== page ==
Your friend meets you for dinner after a long day. After one look at his fitness wearable, his face falls.
“I skipped my run today,” he mutters. “My workouts just feel like another chore.”
As he picks at his entree, you propose an after-dinner stroll. After all, the weather is so nice that it’s practically poetic. Your friend gives a halfhearted shrug. You ask him whether he is still helping his younger siblings train for an upcoming jump rope competition.
“I should get back to that. But I still won’t meet my activity quota before tomorrow.”
And the miasma of awkward silence descends, enveloping both of you and your meals.
Your friend doesn’t realize that movement may not always look like his standard workout. It is possible to try something new, creative, and perhaps unexpected—by yourself or with others—in order to get more physical activity. On the other hand, some of these health-promoting activities may already be part of a daily routine. Gardening, dog walking, stretching, and playing catch are a few examples.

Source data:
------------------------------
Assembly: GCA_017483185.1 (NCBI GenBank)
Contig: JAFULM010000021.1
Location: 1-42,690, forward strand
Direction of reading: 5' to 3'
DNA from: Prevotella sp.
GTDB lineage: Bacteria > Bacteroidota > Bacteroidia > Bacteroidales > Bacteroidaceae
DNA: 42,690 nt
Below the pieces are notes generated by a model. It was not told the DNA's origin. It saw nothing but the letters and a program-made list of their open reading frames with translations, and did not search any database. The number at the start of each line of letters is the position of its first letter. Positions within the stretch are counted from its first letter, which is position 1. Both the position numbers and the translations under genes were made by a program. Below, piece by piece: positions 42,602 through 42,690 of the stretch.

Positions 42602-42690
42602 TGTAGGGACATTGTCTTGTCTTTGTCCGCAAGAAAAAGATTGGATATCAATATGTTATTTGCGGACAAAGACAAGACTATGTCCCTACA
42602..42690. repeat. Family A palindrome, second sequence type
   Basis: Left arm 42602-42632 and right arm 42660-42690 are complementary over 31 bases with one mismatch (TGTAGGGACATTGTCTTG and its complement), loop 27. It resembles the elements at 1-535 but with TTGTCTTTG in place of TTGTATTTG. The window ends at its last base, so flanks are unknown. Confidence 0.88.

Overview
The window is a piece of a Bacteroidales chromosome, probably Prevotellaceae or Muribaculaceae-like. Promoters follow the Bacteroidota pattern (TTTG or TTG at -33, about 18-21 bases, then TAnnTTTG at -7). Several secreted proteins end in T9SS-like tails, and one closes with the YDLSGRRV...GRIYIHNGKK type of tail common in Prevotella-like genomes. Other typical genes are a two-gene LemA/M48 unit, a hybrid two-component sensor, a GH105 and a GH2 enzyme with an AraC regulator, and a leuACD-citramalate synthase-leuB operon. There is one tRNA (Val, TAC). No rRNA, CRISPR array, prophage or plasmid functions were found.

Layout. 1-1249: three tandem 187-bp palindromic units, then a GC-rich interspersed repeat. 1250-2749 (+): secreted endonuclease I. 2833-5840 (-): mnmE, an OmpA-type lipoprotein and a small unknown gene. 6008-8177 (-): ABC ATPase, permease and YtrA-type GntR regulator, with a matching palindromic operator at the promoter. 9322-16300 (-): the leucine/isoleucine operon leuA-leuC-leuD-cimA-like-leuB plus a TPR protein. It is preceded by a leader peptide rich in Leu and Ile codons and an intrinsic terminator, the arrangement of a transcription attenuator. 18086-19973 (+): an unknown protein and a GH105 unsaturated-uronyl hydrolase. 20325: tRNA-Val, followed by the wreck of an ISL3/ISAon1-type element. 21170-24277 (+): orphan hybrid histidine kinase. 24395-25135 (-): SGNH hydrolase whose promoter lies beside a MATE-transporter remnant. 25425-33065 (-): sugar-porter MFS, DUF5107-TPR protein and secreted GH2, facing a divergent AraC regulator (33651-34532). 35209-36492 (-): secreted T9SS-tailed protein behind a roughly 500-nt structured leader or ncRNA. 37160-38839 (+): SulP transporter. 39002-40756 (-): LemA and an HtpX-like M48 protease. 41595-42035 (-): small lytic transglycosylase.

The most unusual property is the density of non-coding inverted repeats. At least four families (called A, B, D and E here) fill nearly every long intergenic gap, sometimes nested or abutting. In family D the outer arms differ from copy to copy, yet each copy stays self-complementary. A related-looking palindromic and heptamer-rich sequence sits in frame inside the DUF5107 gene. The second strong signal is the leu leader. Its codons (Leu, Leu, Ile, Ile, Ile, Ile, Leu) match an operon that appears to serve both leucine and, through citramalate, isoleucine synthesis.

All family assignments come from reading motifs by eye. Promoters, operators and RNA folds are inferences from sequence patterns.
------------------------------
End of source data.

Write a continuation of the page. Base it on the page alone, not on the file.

A publication from the UF/IFAS Department of Family, Youth and Community Sciences, “Physical Activity for Families,” is packed with information that could help your friend. The article discusses various kinds and intensity levels of physical activity, and offers recommendations for different stages of life. It suggests enjoyable family activities, such as hiking, playing tag, freeze tag, or hide-and-seek, riding bicycles, and trying a new sport, among many others. The publication also emphasizes the benefits of participating in physical activities as a family: better communication, more quality time together, improved physical and mental health, and weight management.